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Newspapers around Missouri recently reported the findings of a statewide survey. The poll results were fairly direct: Students in the state's public schools need to learn basic academic skills that have some meaning in the real world.

Who did this poll? The Missouri Department of Elementary and Secondary Education. The survey was part of the department's ongoing effort to write education standards for all of Missouri schools. The impetus for the standards came from the Outstanding Schools Act, otherwise known as Senate Bill 380, which imposed a $310 million tax increase without a vote of the people.

How much did the poll cost? The pollsters took $64,000 from Missouri taxpayers to conduct the survey and its accompanying focus groups. Interestingly, the focus groups weren't intended to be representative of Missourians at large. Rather, the focus groups were carefully selected to represent blocs of Missourians most likely to be have some pretty strong feelings about the whole standardization process: fundamentalist Christians, blacks and labor unions.

Why is any of this significant? For one thing, the poll results have never been officially released. The Associated Press got a copy of the survey and distributed its story all over the state. But these findings were summarized months ago in a series of columns by the Southeast Missourian's associate publisher, Peter Kinder.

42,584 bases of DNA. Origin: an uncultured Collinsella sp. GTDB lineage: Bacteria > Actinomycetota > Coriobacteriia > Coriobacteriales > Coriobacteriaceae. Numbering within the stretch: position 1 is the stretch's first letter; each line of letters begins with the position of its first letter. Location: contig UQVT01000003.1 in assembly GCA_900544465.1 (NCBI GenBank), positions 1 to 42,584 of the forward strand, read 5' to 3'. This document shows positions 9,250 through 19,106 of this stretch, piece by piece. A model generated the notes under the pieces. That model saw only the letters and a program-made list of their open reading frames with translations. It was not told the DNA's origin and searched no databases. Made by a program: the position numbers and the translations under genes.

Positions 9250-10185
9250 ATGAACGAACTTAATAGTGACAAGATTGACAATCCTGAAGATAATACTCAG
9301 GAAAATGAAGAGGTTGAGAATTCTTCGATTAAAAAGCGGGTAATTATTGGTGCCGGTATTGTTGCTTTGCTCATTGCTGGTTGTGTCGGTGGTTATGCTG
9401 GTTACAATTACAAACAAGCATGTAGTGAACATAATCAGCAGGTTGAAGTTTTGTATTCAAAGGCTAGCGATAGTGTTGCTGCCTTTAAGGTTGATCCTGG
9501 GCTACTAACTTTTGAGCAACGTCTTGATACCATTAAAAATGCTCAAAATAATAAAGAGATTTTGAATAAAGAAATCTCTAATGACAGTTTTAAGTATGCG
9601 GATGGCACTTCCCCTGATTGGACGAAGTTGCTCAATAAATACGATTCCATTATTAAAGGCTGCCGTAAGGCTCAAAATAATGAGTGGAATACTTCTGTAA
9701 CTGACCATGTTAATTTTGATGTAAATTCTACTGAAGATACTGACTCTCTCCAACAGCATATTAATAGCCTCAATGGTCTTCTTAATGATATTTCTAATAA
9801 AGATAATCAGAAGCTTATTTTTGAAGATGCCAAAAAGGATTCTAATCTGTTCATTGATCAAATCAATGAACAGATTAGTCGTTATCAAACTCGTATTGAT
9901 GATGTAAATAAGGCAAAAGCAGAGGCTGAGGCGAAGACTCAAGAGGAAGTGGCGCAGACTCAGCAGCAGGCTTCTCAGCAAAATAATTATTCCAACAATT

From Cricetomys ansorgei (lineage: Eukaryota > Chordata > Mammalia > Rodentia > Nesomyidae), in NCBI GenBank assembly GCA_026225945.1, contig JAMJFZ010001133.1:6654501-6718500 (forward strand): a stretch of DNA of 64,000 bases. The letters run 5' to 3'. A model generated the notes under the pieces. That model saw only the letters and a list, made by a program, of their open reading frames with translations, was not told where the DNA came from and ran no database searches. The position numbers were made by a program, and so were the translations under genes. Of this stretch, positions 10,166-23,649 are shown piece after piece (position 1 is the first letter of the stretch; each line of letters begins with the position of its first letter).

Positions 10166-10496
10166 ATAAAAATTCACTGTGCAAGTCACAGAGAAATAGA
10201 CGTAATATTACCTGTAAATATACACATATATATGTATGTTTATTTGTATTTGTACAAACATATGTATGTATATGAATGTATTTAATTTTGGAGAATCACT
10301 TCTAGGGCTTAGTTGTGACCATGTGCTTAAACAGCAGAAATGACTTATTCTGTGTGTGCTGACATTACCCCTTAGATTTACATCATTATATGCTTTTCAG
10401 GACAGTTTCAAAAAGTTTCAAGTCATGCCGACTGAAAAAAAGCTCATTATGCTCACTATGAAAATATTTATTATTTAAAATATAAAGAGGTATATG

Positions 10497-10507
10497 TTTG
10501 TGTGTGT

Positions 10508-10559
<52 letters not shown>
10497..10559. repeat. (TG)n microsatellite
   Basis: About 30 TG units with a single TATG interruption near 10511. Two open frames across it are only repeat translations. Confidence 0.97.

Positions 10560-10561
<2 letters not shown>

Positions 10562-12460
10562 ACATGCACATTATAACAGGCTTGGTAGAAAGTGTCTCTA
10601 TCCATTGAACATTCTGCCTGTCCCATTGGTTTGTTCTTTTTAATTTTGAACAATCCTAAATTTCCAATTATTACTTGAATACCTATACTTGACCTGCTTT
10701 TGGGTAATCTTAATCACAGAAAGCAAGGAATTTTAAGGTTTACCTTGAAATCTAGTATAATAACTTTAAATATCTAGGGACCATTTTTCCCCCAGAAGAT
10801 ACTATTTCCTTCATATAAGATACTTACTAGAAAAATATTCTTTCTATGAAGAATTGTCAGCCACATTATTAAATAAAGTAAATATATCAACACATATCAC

It is pretty easy to see why the education gurus in state government weren't too keen to make much of the poll, even after taxpayers had paid for it. The results are pretty straightforward. Almost any Missourian with a lick of common sense could have told the state the same thing -- at no cost.

Meanwhile, the Department of Elementary and Secondary Education has been wallowing in its efforts to write the standards mandated by SB 380. The first attempt, which was pretty much a pot of goulash with some trendy spices thrown in to make it look like the cooks knew what they were doing, got scrubbed when enough objections were raised that no one -- teachers, administrators, students, parents -- could understand the neo-educational gobbledygook.

The drafters of the education standards have been hard at work this summer trying to find a way to say, in plain English, what the goals of public education should be. There has been some success in getting clear and measurable objectives into the new draft, but it will take a careful review to determine if education will be better off as a result.

Gov. Mel Carnahan, meanwhile, would like nothing more than for the embarrassing standards to go quietly onto a dusty shelf somewhere in the bowels of the education department. He would likely accept almost anything uncontroversial at this point. After all, no governor so intent on re-election needs a fuss over something so important as education.

For once, a politician's lust for votes may actually be working in the voters' favor. After all, teachers have always known what to teach and how to teach it. The system crumbled a couple of decades ago when governors and other politicians started writing new education standards.